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Why Industrial IoT Needs a Systems Approach

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By Russ Waddell, Managing Director, MTConnect Institute*, a not-for-profit subsidiary of AMT – The Association For Manufacturing Technology, which owns IMTS- The International Manufacturing Technology Show.

New products and services for the Industrial Internet of Things (IIoT) are rapidly flooding the marketplace, and there are plenty of new toys and tools to choose from. The reality remains that users, not vendors, still bear the bulk of implemen­tation costs, and a high-level, system-engi­neering approach can minimize these costs and maximize return on investment.

There are no shortage of hardware or software options for IoT in the factory. Hobbyist development boards like Raspberry Pi and Arduino were designed for consumers and electronics tinkerers, but are increasingly implemented directly for production applications. Software costs for an IIoT implementation can be very low for barebones projects that need tons of tweaking and configuration or very high for plugins and modules packaged with common manufacturing suites covering everything from MES to CAM.

As tempting as it is to dive right in with a new or experimental tool, project planning and requirements gathering can save huge headaches down the road and drastically improve outcomes. Whether formal or informal your plan should include:

  1. State goals, map out milestones and deadlines
    Pick metrics in advance that will help evaluate perfor­mance-to-plan. These components are not unique to industrial IoT, so use systems and business processes already in place for new capital equipment, tooling, or software trials.
  2. Consider a phased implementation
    Pilot programs can lead to cost reduction by limiting the impact if a program fails, reducing the chance of installation delays, and postponing investment until superior product arrives on the market. Considering the biggest cost of imple­menting IIoT solutions is often labor hours and project planning, it’s worthwhile to build in mechanisms to measure success and opportunities to evaluate results against company goals.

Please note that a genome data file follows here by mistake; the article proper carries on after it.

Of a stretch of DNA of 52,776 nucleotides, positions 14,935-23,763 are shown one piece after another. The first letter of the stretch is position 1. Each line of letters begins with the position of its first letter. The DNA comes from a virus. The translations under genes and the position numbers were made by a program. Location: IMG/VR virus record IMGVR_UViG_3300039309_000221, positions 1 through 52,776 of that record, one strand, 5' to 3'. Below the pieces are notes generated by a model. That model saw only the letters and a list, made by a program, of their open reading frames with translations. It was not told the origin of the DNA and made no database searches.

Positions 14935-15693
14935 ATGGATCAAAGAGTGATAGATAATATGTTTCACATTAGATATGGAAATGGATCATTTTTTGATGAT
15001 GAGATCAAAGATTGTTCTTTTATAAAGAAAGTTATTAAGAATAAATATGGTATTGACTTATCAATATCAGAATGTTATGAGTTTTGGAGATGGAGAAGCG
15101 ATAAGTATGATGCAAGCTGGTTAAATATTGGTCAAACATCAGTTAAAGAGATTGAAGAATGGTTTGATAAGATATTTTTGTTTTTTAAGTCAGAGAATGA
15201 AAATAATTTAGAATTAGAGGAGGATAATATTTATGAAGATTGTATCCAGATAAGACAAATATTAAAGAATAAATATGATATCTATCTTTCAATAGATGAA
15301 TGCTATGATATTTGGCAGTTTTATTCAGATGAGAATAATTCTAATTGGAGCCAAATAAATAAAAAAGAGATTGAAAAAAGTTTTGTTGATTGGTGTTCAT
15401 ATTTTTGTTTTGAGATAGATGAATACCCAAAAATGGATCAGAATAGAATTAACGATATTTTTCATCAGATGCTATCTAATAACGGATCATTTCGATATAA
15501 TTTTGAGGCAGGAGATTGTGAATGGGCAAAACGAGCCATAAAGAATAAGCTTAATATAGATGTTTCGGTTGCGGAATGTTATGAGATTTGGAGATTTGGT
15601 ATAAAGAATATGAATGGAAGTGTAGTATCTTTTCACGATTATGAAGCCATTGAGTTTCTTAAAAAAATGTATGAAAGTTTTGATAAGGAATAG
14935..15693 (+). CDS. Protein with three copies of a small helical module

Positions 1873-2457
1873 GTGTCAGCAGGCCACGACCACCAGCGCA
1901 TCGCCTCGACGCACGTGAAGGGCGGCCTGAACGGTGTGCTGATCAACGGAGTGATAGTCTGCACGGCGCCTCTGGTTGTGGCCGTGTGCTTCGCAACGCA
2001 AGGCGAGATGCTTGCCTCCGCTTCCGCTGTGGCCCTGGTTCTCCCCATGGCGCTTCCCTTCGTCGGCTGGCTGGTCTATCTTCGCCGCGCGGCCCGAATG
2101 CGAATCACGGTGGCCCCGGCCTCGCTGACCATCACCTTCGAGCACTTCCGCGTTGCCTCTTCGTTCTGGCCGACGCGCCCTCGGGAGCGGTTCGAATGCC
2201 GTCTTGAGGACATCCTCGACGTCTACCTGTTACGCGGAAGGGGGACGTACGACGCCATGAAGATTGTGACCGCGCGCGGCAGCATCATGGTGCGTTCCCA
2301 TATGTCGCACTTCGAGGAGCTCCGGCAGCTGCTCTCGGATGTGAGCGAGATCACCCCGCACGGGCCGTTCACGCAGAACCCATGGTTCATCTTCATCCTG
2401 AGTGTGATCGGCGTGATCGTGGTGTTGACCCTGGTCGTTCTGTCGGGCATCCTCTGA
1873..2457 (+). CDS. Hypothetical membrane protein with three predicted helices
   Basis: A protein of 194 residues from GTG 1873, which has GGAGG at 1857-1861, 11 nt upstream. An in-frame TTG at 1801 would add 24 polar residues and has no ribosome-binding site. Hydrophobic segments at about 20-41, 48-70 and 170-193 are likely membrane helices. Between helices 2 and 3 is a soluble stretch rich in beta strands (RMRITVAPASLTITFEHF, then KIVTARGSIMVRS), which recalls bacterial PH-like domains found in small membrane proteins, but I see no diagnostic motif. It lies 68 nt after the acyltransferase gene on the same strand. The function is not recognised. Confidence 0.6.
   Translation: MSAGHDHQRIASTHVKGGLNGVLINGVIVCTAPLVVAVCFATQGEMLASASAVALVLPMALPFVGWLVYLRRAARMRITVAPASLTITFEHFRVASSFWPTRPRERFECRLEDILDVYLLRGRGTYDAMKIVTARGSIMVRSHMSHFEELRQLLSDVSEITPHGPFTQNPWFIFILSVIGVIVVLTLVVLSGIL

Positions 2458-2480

3. Set up cost accounting
    Systems thinking dictates a complete cost account­ing, and for IIoT the implementation costs are considerable. Regardless of the hardware (sensor package, Arduino, etc.), it could be an entire semes­ter’s project. Even for an experienced engineer, a few days to a few weeks is the normal timeline from conception to initial working proof of concept. Those hours far eclipse the cost of cheap development board and open source software tools, but could be small compared to the total cost of a full-featured software package pulling data off an existing sensor network. Consider the full picture of costs and how they may be recouped.
  4. Assess the plan
    Evaluate the strategy

Resist the temptation to dive right in, and do the homework up front to understand what a project will take to complete and how and when it will offer a return.

*The MTConnect Institute is a 501(c)(6) not-for-profit subsidiary of AMT with its own Board of Trustees and membership, and promotes the standards development for the MTConnect® standard, which is a set of open, royalty-free standards intended to foster greater interoperability between controls, devices and software applications by publishing data over networks using the Internet Protocol.

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